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Henry Liao

NBA Finals: Warriors in 5

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A historic playoff perfection was not theirs to claim but the Golden State Warriors were rewarded with the ring that matters most to their gallant troops and the hardware that 29 other member teams in the National Basketball Association had coveted all season long ? the Larry O?Brien trophy that goes to the league champions.

Deservedly so, the Warriors claimed their second NBA title in three years with a 4-1 decision over the Cleveland Cavaliers ? their 2016 Finals tormentors ? in the best-of-seven titular showdown that came to a close yesterday with a 129-120 victory in Game 5 before their home folks at the Oracle Arena.

Cleveland, which pinned Golden State with its first defeat in 16 games in the just-concluded playoffs with a 137-116 rout in Game 4 at the Quicken Loans Arena, came out strong off the gates to lead by as many eight points (20-12) in the first quarter that ended in its favor, 37-33.
The Cavs were still ahead by four, 43-39, when the Warriors pulled off a torrid run in the second quarter that gave them a lead of as much as 16 points (69-53) before settling for a 71-60 advantage at intermission.

Cleveland, which a year ago became the first team in NBA Finals history to rally from a 3-1 series deficit and steal the NBA diadem from Golden State on its home floor with a Game 7 win, was still within striking distance as it trailed by just five, 98-93, after three points. Then came the customary offensive avalanche that the Dubs have made against the opposition throughout the regular season (67-15) and playoffs (16-1), pulled away from the Cavs halfway through the payoff canto behind Kevin Durant, Stephen Curry and the X-Man Andre Iguodala, the 2015 Finals MVP when the Bay Area squad corralled its first NBA title following a 40-year famine.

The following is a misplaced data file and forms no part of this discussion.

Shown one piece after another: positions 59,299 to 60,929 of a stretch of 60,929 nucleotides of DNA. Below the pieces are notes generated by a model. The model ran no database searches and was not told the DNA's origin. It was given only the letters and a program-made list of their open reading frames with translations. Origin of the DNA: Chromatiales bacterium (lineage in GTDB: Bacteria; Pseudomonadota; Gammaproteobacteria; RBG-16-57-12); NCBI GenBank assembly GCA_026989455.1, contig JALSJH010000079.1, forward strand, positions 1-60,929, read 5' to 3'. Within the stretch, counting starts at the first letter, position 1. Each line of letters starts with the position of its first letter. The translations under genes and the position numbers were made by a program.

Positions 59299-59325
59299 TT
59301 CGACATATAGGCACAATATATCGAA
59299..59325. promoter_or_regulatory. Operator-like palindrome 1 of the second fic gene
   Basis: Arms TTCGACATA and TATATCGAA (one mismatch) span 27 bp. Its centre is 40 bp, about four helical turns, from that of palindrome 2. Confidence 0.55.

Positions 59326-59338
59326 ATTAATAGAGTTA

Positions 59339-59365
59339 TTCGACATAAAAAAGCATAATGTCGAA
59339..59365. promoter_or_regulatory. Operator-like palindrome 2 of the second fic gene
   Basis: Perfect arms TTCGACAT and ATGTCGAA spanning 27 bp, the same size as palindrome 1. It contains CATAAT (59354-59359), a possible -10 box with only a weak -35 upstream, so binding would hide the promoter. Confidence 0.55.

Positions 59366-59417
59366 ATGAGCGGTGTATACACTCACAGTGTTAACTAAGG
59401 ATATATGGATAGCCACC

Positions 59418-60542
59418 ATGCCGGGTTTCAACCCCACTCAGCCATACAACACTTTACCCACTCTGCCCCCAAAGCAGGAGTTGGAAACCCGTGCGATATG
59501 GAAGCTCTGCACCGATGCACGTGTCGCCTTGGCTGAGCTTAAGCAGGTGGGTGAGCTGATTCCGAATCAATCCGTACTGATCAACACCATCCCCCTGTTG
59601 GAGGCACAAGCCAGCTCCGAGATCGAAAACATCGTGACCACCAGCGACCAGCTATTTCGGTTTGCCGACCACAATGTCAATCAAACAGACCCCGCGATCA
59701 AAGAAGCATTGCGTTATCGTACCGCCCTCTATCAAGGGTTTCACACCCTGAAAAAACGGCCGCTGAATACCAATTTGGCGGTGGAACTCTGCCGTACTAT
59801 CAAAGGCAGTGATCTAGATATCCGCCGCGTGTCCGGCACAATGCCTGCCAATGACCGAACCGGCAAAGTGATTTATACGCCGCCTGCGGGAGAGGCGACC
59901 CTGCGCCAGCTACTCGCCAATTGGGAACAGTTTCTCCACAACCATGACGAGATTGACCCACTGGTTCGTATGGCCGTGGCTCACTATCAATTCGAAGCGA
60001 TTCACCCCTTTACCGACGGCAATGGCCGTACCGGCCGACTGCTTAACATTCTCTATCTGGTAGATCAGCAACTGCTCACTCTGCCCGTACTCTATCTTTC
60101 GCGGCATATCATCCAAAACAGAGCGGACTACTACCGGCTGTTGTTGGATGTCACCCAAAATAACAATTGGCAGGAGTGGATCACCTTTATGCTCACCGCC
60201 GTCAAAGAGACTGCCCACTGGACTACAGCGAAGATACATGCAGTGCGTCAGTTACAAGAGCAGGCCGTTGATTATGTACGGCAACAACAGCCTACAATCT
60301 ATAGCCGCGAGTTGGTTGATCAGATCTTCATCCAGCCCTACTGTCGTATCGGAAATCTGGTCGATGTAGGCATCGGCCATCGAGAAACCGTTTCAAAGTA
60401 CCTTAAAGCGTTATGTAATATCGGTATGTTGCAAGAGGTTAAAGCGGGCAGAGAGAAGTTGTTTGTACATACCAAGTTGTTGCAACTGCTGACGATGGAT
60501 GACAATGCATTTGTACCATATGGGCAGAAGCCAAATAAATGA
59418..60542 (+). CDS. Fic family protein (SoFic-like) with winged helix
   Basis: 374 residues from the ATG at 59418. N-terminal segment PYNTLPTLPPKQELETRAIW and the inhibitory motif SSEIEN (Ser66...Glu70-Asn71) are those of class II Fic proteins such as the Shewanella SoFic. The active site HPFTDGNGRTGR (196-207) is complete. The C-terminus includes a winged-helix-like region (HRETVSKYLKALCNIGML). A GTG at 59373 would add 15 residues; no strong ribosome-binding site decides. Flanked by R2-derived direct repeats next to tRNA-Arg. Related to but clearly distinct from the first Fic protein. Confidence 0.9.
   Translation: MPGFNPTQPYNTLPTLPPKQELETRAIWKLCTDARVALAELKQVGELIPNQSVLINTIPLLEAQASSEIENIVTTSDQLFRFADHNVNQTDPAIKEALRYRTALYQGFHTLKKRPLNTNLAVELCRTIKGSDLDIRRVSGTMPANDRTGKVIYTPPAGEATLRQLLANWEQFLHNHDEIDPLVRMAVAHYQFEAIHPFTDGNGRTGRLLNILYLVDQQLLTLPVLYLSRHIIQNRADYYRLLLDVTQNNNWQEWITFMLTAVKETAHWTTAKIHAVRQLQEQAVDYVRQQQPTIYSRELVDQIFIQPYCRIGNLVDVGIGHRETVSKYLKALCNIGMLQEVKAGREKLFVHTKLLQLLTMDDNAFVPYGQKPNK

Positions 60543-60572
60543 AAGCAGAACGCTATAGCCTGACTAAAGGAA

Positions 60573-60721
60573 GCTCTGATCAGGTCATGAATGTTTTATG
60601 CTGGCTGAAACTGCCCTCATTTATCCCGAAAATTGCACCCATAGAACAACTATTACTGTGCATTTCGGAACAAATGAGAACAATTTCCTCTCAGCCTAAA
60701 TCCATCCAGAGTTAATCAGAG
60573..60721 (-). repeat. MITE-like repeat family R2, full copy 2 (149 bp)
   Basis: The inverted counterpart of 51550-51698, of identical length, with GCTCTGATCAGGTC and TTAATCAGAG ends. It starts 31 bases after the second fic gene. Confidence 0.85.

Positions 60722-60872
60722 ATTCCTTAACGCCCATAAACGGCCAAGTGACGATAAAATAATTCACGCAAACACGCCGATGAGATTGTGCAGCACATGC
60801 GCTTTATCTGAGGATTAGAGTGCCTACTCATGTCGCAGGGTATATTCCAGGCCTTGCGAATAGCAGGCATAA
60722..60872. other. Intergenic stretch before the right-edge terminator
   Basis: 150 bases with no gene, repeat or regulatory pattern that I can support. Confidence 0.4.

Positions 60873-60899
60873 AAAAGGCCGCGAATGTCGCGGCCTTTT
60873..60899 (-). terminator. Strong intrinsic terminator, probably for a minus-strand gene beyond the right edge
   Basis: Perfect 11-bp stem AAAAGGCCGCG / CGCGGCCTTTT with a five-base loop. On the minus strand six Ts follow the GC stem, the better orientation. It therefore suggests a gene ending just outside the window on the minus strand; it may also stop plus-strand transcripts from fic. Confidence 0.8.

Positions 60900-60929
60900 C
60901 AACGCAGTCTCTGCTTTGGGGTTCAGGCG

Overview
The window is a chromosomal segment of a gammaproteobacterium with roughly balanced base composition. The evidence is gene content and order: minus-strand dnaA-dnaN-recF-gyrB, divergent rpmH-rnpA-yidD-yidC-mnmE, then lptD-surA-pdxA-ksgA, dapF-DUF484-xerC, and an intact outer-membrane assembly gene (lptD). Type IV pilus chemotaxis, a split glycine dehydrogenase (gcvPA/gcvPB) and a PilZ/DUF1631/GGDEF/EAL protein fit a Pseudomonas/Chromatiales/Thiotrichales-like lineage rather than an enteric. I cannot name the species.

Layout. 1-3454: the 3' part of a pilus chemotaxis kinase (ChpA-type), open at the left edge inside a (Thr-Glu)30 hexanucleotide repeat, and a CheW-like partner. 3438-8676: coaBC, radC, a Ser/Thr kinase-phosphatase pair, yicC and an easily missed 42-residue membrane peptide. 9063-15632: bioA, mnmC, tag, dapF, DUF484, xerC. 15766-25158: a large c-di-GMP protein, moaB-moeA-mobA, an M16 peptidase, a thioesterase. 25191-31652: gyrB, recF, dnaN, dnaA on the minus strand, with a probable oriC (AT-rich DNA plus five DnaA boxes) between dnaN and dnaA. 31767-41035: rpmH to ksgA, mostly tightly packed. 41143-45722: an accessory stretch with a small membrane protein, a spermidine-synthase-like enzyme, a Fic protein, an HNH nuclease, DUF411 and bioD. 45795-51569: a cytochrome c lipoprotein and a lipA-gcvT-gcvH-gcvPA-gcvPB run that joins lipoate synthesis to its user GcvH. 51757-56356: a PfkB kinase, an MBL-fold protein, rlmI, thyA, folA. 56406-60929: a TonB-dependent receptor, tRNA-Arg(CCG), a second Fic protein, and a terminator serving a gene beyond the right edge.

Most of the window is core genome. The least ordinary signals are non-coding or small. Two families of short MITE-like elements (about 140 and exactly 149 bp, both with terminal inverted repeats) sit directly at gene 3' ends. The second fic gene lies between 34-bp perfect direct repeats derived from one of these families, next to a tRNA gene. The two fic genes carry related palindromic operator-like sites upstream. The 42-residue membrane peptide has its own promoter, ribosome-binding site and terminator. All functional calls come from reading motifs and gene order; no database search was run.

Durant, who last summer left the Oklahoma City Thunder following nine ring-less seasons to join Curry, Klay Thompson and Draymond Green at Golden State, received a unanimous vote from an 11-member media panel as this year?s Finals MVP, validating his controversial decision to move West with the Warriors.

The 6-9, 28-year-old Durant went 5-of-8 from beyond the arc and shot 14-of-20 (.700) overall from the field ? the best percentage ever in a title-clinching victory in Finals history (with a minimum of 20 attempts) ? grabbed seven rebounds and dished out five assists in 40:15 minutes.
In the five-game series, the Washington D.C. native, whose love for his mom is eternal (?she?s the real MVP? for singlehandedly raising his son), posted averages of 35.2 points, 8.4 rebounds and 5.4 assists with shooting clips of .556 (60-of-10 from the field, including .474 (18-of-3 from rainbow territory, and .927 (38-of-41) from the charity stripes.